TypeScript: should I stay or should I go

The many benefits of adopting TypeScript and why you should be embracing it in case you haven’t already

Mayumi Nishimoto
6 min readMay 23, 2022


Should I stay or should I go now?
If I go there will be trouble
And if I stay it will be double (….)

(The Clash — 1980's)

Whether you are starting a new project or working on an existing code base there is always the option of writing or maintaining it in pure JavaScript. JavaScript is well known, widely adopted and has a large community, being rated as the most commonly used programming language by Stack Overflow for 9 years in a row since 2012. It is the de-facto language of the web. With that information in mind, you may wonder, if that is so why bother with TypeScript? However, before answering this question, let’s understand what TypeScript is.

What TypeScript is (and what it is not)

TypeScript is a type system that can be optionally added to JavaScript code in order to support developers in catching errors and bugs early, even before the code is compiled and executed. In a nutshell, it works as a static type checker for JavaScript programs. Therefore, it is only “active” during development, operating as a “tool that runs before your code runs (static)” and ensuring that the “types of the program are correct (type-checked)” — TS handbook.

Note that the entire type system falls away, once the application is deployed and the program is running inside the browser or in any other runtime environment, such as Node.JS. But how so? When running your application, your code has to first be transpiled to JavaScript before it is executed in the browser or in a runtime environment.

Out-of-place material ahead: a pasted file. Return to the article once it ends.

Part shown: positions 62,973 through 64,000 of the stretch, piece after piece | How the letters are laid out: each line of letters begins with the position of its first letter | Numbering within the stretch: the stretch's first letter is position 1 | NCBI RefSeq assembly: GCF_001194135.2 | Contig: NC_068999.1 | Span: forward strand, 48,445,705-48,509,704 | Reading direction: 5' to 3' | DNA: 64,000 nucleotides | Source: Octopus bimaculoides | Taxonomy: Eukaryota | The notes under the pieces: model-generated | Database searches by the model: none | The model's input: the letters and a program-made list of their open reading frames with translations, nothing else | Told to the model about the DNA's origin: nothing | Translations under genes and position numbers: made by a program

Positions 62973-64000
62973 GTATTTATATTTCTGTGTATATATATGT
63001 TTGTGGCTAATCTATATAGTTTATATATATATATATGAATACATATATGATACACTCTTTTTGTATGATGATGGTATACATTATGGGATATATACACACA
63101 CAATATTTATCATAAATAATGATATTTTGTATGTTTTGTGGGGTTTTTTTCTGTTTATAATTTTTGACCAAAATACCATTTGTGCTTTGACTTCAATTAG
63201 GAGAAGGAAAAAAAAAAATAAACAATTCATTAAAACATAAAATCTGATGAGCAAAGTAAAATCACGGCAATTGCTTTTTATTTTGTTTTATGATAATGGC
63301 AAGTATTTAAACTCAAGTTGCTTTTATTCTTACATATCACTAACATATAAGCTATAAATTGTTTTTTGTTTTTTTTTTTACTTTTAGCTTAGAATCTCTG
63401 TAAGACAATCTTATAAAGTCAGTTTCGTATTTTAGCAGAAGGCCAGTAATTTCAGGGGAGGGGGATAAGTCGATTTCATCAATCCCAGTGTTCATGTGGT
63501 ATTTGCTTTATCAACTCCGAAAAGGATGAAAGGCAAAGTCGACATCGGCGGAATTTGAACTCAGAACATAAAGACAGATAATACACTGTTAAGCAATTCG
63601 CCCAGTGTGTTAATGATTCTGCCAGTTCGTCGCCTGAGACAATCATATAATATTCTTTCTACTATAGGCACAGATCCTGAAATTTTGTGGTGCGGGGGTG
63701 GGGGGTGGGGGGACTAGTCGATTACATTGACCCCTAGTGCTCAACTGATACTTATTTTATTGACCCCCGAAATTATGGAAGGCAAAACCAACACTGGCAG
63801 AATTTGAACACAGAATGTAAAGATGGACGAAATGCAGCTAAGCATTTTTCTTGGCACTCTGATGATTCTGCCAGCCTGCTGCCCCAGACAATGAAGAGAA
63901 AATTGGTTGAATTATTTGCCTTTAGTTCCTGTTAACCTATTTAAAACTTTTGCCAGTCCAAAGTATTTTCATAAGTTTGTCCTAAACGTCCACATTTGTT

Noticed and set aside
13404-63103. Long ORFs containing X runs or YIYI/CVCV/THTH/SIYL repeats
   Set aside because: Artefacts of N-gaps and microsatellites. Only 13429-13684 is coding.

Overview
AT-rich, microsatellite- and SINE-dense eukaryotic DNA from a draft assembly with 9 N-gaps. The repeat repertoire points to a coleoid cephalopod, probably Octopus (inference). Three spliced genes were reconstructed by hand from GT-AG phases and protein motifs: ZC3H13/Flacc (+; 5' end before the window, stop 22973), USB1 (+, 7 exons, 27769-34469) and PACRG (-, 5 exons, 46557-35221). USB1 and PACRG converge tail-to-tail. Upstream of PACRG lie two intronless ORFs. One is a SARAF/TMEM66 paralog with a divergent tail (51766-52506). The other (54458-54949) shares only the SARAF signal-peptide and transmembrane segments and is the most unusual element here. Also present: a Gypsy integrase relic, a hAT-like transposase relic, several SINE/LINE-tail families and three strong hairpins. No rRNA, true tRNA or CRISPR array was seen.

Diagram showing that the code written in TypeScript code is first transpiled to plain JavaScript before being run in the browser
Your TypeScript code is transpiled to JavaScript before your application is executed in the browser

The browser or in a runtime environment has no idea what TypeScript is! Besides that it is important to notice that differently from other languages that are strongly typed, such as C# and Java, TypeScript does not give you any performance optimisation. TypeScript is a:

(…) strict syntactical superset of JavaScript.



Mayumi Nishimoto

Software Engineer in tireless pursuit of improving my craft and in a journey to learn by sharing with the community.